Mailinglist Archive: opensuse-project (349 mails)

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[opensuse-project] Re: bugs that are against 11.1
  • From: Jim Henderson <hendersj@xxxxxxxxx>
  • Date: Wed, 16 May 2012 02:45:17 +0000 (UTC)
  • Message-id: <jov4bs$cnk$>
On Wed, 16 May 2012 09:29:24 +1000, Helen South wrote:

Yes and no. For some users, they just want to 'do the right thing' and
submit a bug, not have it turn into an ongoing issue.

Right, but often times more is required than that. It's like the bug
I've opened against Cyanogenmod 7.2 RC2 - I need to get a logcat file to
them, but I wanted to know what specifically they wanted in the log (so
it would be useful) - reporting the bug does imply some responsibility to
provide additional information if it's needed to get it addressed.

A bug reporter can't file a report that effectively says "my thing's
broke" and expect to never hear back on it but for it to be fixed. That
falls into "user education".

And because of the nature of the userbase of openSUSE, we have users who
don't have the technical background to write a comprehensive report that
tells people who write code enough information. They may think they've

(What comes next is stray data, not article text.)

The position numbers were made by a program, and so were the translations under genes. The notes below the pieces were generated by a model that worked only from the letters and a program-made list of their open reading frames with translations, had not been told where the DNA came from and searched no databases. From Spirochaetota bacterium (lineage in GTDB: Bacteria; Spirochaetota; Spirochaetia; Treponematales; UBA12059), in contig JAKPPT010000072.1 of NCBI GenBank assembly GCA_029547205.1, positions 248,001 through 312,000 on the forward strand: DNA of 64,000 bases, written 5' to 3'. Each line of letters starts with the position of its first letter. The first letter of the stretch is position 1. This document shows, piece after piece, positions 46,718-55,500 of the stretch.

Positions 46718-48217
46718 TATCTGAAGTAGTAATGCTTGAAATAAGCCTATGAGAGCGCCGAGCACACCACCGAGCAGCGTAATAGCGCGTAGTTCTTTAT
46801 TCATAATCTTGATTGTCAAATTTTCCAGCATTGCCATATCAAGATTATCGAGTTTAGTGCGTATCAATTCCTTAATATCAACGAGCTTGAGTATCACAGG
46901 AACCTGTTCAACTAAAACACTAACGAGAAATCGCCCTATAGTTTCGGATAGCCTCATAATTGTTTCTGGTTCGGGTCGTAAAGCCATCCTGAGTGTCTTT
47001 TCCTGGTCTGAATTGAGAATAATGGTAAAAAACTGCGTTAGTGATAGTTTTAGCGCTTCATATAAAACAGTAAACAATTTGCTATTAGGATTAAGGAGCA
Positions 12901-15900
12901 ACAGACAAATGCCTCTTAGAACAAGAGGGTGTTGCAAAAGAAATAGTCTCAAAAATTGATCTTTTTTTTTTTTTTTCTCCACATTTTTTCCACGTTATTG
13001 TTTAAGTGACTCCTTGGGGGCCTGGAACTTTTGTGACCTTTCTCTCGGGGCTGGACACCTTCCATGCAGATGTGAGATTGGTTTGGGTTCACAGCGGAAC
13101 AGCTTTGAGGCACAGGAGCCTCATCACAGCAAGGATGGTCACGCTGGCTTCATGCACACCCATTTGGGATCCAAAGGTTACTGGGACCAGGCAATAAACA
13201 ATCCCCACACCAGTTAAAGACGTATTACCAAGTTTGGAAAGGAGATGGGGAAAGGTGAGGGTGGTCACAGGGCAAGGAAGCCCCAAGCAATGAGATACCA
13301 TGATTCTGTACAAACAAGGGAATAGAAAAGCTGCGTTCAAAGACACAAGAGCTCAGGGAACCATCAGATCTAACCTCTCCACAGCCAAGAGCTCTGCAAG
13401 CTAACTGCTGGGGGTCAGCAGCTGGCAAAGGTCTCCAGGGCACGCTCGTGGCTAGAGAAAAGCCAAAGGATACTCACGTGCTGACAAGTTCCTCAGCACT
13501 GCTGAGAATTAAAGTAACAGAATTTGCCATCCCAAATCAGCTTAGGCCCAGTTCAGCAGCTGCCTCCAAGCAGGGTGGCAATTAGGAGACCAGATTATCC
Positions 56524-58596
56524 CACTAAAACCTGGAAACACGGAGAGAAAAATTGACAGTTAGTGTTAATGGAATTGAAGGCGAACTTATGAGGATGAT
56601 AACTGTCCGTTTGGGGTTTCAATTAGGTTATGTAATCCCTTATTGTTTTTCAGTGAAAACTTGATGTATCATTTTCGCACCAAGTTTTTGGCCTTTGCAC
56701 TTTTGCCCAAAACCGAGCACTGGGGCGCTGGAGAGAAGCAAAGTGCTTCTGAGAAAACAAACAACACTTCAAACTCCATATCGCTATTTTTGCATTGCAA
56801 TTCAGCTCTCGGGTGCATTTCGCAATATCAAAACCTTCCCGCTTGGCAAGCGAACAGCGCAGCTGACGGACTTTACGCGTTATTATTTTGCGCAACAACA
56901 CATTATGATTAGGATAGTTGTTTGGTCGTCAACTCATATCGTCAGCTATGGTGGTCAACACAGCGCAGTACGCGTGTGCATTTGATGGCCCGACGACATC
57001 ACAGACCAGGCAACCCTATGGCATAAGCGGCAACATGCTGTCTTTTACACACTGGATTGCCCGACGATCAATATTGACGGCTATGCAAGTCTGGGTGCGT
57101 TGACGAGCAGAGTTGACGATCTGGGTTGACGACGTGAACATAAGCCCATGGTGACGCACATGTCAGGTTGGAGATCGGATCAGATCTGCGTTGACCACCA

provided the right info, but just like the aforementioned CM7.2RC1 bug,
if I just sent a logcat output that had nothing useful in it because I
captured it at the wrong time, I'd expect to hear back from them asking
for more information - and if I didn't provide it, then shame on me for
not giving them the right information so when 7.2 comes out the bug I
found was fixed.

The non-technical explanation is important; some users won't know about
the kernel series and a 'WONTFIX' comes across as disinterest. "Thanks
so much for reporting this bug. It hasn't been resolved in 11.x, but we
hope that it may have been fixed in the process of developing 12.x If
you find this again when you upgrade to 12.x, please file a new bug."
.... something like that.

Put a human face on it.

Yes, absolutely - and I think it's easy to forget that our user community
consists of people both from a technical background and also from people
who have zero technical skills. That's not a bad thing, but it needs to
be recognized and those individuals do need a little more handholding if
we are going to want them to submit bugs when they run into trouble.


Jim Henderson
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